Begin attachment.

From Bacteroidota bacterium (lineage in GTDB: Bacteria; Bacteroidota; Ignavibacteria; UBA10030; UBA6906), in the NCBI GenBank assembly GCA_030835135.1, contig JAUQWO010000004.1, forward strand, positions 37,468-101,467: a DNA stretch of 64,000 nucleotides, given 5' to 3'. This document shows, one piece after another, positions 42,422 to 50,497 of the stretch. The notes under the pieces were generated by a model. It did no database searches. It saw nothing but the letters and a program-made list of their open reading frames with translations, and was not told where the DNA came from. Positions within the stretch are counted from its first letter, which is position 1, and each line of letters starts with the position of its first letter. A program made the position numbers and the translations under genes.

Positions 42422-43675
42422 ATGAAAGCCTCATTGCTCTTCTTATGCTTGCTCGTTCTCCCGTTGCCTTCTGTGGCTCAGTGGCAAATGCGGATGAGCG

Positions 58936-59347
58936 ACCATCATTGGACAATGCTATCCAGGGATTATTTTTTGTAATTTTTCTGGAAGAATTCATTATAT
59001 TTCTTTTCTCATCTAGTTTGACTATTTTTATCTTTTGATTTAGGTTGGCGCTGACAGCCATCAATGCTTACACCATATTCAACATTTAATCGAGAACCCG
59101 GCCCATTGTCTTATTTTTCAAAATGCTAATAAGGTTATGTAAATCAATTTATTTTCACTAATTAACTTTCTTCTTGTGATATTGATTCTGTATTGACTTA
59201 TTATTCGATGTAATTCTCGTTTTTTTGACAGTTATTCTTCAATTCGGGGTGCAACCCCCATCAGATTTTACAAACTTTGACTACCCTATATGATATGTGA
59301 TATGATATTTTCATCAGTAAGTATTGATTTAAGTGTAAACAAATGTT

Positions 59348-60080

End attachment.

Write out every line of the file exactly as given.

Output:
From Bacteroidota bacterium (lineage in GTDB: Bacteria; Bacteroidota; Ignavibacteria; UBA10030; UBA6906), in the NCBI GenBank assembly GCA_030835135.1, contig JAUQWO010000004.1, forward strand, positions 37,468-101,467: a DNA stretch of 64,000 nucleotides, given 5' to 3'. This document shows, one piece after another, positions 42,422 to 50,497 of the stretch. The notes under the pieces were generated by a model. It did no database searches. It saw nothing but the letters and a program-made list of their open reading frames with translations, and was not told where the DNA came from. Positions within the stretch are counted from its first letter, which is position 1, and each line of letters starts with the position of its first letter. A program made the position numbers and the translations under genes.

Positions 42422-43675
42422 ATGAAAGCCTCATTGCTCTTCTTATGCTTGCTCGTTCTCCCGTTGCCTTCTGTGGCTCAGTGGCAAATGCGGATGAGCG

Positions 58936-59347
58936 ACCATCATTGGACAATGCTATCCAGGGATTATTTTTTGTAATTTTTCTGGAAGAATTCATTATAT
59001 TTCTTTTCTCATCTAGTTTGACTATTTTTATCTTTTGATTTAGGTTGGCGCTGACAGCCATCAATGCTTACACCATATTCAACATTTAATCGAGAACCCG
59101 GCCCATTGTCTTATTTTTCAAAATGCTAATAAGGTTATGTAAATCAATTTATTTTCACTAATTAACTTTCTTCTTGTGATATTGATTCTGTATTGACTTA
59201 TTATTCGATGTAATTCTCGTTTTTTTGACAGTTATTCTTCAATTCGGGGTGCAACCCCCATCAGATTTTACAAACTTTGACTACCCTATATGATATGTGA
59301 TATGATATTTTCATCAGTAAGTATTGATTTAAGTGTAAACAAATGTT

Positions 59348-60080